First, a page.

Charming Things to Do in Verona in 2 Days
Ahh the city of Romeo + Juliet. Here are the best things to do in Verona in 2 days!
On my most recent trip to Italy, I stopped in Verona twice. Once on my way to a conference in Trento and the once on my way back. In total, it worked out to be the equivalent of 2 days and 2 nights!
The first round it was Milou and me, and then the second round her boyfriend joined us before we drove over to Cinque Terre. Additionally, Elissa and her cousin visited on her last trip, so these tips really come from an amalgamation of these three visits haha.
Over all, I really enjoyed Verona! It’s a charming city that’s significantly less touristy than I would have thought, and we were there during a huge music festival and in June, aka peak season. Even if the tourist hotspots get too crowded, all it takes is a walk down one street and you’re in a much quieter piazza. It’s definitely somewhere I’d take a future boyfriend if I was planning a couple’s trip to Italy. Even without its role in Romeo + Juliet, there’s a certain romantic atmosphere.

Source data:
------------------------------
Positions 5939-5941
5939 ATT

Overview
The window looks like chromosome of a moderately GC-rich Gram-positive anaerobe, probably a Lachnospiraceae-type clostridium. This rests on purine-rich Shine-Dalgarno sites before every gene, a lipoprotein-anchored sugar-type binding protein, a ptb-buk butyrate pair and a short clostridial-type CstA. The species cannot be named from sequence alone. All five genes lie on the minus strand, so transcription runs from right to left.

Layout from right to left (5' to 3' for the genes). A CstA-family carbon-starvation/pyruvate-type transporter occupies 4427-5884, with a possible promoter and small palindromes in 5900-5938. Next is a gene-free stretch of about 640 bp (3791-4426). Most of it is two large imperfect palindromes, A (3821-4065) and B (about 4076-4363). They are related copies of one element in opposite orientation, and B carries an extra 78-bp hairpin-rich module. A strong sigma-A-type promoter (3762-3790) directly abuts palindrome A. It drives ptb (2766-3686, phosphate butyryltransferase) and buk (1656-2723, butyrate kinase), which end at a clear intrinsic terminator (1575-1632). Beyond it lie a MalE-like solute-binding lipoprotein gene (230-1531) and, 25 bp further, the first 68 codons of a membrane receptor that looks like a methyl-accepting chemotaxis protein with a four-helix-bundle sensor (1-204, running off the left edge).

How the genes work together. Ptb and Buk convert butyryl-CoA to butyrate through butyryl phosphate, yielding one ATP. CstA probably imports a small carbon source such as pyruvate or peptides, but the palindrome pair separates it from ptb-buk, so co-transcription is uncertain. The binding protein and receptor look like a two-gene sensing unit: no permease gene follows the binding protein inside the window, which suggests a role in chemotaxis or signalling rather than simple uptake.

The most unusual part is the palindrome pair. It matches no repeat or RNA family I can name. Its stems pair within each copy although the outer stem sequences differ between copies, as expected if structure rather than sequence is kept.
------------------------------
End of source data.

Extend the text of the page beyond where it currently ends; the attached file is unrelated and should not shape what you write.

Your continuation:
Anyway, if you’re planning your own getaway, here’s my best advice below.
Quick Tips for Visiting Verona
Where to Stay
Budget: The Hostello
This is where Elissa and her cousin stayed on their trip, and it’s a great spot if you’re visiting on a budget. The staff is friendly and the rooms nice and clean. Check here for more details
Midrange: Albergo Trento
Milou and I stayed here our first night. I would say it’s a comfortable budget hotel. Not the nicest midrange hotel I’ve stayed but a good deal for the price and location. It’s about half way between the train station and the Arena, so it’s very easy to walk to. Check here for more details
Midrange: DENEB 19 Apartment
This is where I’d stay again if I returned! The apartment is super cute and right along Via Stella. The owner greeted us when we came, and everything about the apartment was lovely. The view from the balcony is particularly perfect for a little people watching. Check here for more details
Luxury: Hotel Gabbia D’Oro
If you’re really look for luxury, then check out Hotel Gabbia D’Oro. It’s right around the corner from Piazza delle Erbe and is situated in an 18th century building. Check here for more details
For more places to stay in Verona, check here
How to Get to Verona
We took the train to and from Verona! It’s very easy, and Elissa wrote out a a bunch of tips on taking them in this Italy by train itinerary. To give you an idea, the station is a 20 minute walk from the Arena. I’m pretty sure there’s a shuttle bus to get into town, but it really is a nice walk.